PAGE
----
Was Bo’s trial successful? As an act of theater, it was certainly riveting: testimony released during the case (by the Jinan Municipal Court, which published transcripts of the proceedings on its Sina Weibo microblog) revealed enough sex, violence, and intrigue to satisfy a Hollywood scriptwriter.
Read more. [Image: Reuters/Jinan Intermediate People’s Court]
In a piece published earlier this month in The Atlantic, Rebecca Liao states that contrary to the assumptions of most observers, the trial of Bo Xilai, the disgraced former Communist Party chief of Chongqing, is a “victory for the rule of law in China”. While fully acknowledging that the outcome of the trial is not in doubt, she argues that the Chinese government’s preparations for and propaganda about the trial show that it “now views the law as something to be navigated and not simply ignored.”
If only that were true. And in a sense, it’s surprising that it is not true. China has no separation of powers and so lawmaking is an internal function of government; in other words, the government can pretty much enact any law it wants. It can change any law it finds inconvenient, or pass any law it needs to justify some action, thus enabling it to say (truthfully!) that it is always following the law — should it wish to do so. And yet this is not what we actually see. Instead, we often see the government ignoring its own law — for example, in the extended (and utterly illegal) house arrest of Chen Guangcheng and Liu Xiaobo’s wife, Liu Xia. The Bo Xilai case is no exception.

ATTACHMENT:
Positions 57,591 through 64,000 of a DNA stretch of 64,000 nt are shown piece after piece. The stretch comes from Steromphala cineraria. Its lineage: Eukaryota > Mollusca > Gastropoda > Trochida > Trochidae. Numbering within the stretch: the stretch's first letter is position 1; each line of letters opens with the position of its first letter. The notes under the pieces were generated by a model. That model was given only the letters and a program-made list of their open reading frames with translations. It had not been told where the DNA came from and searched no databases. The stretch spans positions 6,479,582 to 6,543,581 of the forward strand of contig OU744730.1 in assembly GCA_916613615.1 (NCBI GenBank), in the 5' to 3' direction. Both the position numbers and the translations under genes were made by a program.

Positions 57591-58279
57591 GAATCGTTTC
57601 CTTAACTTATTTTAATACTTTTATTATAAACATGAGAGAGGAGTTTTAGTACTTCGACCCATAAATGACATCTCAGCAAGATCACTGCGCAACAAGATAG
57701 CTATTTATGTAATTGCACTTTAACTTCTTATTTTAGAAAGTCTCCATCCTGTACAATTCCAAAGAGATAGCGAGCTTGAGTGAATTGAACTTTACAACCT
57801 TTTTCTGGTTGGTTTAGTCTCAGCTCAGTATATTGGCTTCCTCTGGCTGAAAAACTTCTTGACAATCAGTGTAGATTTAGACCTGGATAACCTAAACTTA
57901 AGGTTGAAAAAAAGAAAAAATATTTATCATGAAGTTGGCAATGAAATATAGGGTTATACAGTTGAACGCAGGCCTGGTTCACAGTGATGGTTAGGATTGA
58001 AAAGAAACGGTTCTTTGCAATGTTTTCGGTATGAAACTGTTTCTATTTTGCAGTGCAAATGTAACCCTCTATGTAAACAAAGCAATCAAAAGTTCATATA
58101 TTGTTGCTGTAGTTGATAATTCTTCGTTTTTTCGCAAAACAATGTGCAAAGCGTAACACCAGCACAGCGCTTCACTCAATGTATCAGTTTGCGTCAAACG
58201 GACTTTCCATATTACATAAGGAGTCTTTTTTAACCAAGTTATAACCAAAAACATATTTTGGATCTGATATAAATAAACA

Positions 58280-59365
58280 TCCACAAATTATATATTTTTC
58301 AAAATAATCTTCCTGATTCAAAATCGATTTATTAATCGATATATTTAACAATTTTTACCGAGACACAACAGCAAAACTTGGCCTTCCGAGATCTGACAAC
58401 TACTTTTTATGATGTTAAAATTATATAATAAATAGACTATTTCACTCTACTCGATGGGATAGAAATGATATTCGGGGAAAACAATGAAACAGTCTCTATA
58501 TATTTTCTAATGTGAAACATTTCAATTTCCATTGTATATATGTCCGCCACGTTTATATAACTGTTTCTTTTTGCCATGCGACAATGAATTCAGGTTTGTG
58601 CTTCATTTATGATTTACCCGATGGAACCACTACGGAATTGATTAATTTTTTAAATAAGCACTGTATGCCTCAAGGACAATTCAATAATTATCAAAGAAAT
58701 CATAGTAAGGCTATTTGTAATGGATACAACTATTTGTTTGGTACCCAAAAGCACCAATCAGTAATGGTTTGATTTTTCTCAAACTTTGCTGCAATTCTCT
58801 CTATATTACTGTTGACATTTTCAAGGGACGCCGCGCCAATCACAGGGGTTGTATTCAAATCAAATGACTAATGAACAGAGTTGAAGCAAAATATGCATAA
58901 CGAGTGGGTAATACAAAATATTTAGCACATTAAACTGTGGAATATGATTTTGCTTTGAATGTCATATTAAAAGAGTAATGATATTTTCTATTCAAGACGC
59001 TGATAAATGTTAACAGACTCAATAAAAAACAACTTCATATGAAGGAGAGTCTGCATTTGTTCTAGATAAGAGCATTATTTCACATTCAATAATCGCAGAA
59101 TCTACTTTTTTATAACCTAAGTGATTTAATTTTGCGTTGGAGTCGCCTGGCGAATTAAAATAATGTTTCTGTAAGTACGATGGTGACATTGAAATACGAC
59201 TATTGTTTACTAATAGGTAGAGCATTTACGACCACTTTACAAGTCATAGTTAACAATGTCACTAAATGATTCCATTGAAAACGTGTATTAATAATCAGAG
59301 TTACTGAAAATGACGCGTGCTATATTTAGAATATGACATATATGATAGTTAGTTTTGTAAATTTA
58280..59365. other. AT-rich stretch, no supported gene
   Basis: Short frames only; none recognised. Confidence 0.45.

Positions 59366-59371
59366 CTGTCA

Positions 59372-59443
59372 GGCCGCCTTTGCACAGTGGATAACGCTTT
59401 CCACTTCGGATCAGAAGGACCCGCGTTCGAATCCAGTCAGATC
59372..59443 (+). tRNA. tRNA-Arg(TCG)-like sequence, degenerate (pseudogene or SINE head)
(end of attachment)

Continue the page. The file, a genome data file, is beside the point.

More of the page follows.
For one thing, the government is ignoring, not navigating, legal requirements when it denies Bo his choice of lawyer without any apparent legal basis. But even more glaring is this: The entire procedure on which the case against Bo has been built is lawless.
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For an event whose outcome is all but assured, the Bo Xilai trial — scheduled to begin in Jinan on Thursday — arrives with an unusual amount of fanfare. Bo is accused of bribery and abuse of power, and without question will be found guilty and sentenced to prison, probably for a very long time. The conviction will conclude one of China’s most dazzling political careers — as well as one of its most spectacular downfalls. As the Party Secretary of Chongqing, the dashing Bo engineered a populist revival of Mao-era culture as well as cracked down on organized crime, becoming a star destined for higher office. But a scandal involving the poisoning death of a British businessman, a crime for which Bo’s wife was found guilty, led to Bo’s expulsion from the Communist Party and ultimate indictment.
In the predictable world of Chinese criminal justice, Bo’s conviction is assured. But that doesn’t mean that his trial will be a dull, perfunctory exercise. In fact, there are plenty of reasons for the top levels of the Chinese government to be nervous — and that alone makes the proceedings worth paying attention to.